Think about the human beings you are judging. Think about them being someone’s sweet baby, someone’s big brother, someone’s nephew or niece. This is not about just Police. This is about all of us and how we shape our opinions and views of the world and its people. Our children are watching. — Monica Johnson
I needed to get to work, but the last thing I wanted to do was make small talk about inane things with people for whom this might be a tragedy, but an abstract one. To many white Americans, the killings of black men and women at the hands of the state, are individual incidents, each with a unique set of circumstances… But for black Americans like me, the killings of black men and women at the hands of the state with no justice to be had, is among the oldest and most familiar American stories. — Nikole Hannah-Jones
  • “Black Health Matters”: New York Times Magazine staff writer Jenna Wortham writes about the physical manifestation of stress and the necessity of “making space to deal with the psychological toll of racism.” (Added Aug. 28, h/t Tamerra Griffin)
All the rage and mourning and angst works to exhaust you; it eats you alive with its relentlessness. These slayings obey no humane logic. They force you to reconcile your own helplessness in the face of such brutal injustice, and the terrifying reality that it could happen to you, or someone you hold dear. — Jenna Wortham
There’s a heightened sense of fear and anxiety when you feel like you can’t trust the people who’ve been put in charge to keep you safe. Instead, you see them killing people who look like you. Combined with the everyday instances of racism, like microaggressions and discrimination, that contributes to a sense of alienation and isolation. It’s race-based trauma. — Monnica Williams, clinical psychologist and director of the Center for Mental Health Disparities at the University of Louisville
Between the four adults, we hold six degrees. Three of us are journalists. And not one of us had thought to call the police. We had not even considered it.
We also are all black. And without realizing it, in that moment, each of us had made a set of calculations, an instantaneous weighing of the pros and cons. — Nikole Hannah-Jones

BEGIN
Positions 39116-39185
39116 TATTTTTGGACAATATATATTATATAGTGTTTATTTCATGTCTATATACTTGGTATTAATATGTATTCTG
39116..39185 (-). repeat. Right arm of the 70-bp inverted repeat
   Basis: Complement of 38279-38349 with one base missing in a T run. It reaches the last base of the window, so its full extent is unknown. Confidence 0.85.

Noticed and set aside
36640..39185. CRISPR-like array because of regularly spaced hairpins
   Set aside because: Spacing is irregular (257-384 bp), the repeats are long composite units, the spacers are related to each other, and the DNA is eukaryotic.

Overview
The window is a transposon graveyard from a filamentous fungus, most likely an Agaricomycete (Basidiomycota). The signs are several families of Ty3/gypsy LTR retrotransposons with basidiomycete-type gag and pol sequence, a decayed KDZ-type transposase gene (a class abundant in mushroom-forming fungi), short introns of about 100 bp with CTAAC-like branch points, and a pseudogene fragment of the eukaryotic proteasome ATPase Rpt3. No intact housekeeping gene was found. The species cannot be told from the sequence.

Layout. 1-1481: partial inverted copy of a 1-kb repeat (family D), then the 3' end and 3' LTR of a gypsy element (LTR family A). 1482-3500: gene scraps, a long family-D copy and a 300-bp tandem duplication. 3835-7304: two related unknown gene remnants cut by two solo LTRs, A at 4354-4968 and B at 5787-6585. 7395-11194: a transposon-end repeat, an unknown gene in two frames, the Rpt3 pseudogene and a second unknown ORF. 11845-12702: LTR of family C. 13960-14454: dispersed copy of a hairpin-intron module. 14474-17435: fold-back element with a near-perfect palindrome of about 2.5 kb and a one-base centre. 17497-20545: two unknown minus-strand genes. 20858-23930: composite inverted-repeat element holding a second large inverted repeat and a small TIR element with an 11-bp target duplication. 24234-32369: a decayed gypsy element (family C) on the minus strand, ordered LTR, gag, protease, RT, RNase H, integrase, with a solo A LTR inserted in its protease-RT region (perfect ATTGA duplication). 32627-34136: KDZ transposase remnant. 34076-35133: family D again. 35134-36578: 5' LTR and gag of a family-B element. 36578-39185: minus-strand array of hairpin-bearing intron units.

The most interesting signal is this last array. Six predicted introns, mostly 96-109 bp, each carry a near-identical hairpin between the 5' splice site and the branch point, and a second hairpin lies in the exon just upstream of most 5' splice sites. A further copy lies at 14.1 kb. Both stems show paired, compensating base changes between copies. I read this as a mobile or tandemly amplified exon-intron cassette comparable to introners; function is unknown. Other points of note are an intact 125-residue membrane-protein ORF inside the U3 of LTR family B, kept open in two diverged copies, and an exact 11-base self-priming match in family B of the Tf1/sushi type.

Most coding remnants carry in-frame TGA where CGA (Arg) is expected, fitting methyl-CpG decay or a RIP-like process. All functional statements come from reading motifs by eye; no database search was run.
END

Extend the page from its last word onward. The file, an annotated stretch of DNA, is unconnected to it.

All teachers need to reflect upon and interrogate their biases and any deficit thinking they may have. See the cultural wealth of students and families, and approach teaching and learning through the lens and culture of students and their communities. — Clare McLaughlin
  • People, please stop making my job so difficult: This thread on /ProtectAndServe/ on Reddit lists a slew of complaints from the law enforcement community on the time-wasting complaints/reports made by white people on minorities. This first one was by a verified police officer. (Added Aug. 21)
So I’m working last week and get dispatched to a call of ‘Suspicious Activity.’ Ya’ll wanna know what the suspicious activity was? Someone walking around in the dark with a flashlight and crow bar? Nope. Someone walking into a bank with a full face mask on? Nope.
It was two black males who were jump starting a car at 930 in the morning. That was it. Nothing else. Someone called it in.
People. People. People. If you’re going to be a racist, stereotypical jerk…keep it to yourself. Don’t call the police and make them get involved into your douchebaggery. — User sf7
The choices that black families make today are inevitably constrained by a legacy of racism that prevented their ancestors from buying quality housing and then passing down wealth that might have allowed today’s generation to move into more stable communities. And even when black households try to cross color boundaries, they are not always met with open arms: Studies have shown that white people prefer to live in communities where there are fewer black people, regardless of their income.
The result: Nationally, black and white families of similar incomes still live in separate worlds. — John Eligon and Robert Gebeloff
“The logic of racial authenticity,” Matlin writes, “stipulates both that black intellectuals have a particular responsibility to represent, in both senses of that word, ‘their’ people, and that, as racial insiders, they are uniquely capable of doing so.” — Matthew Clair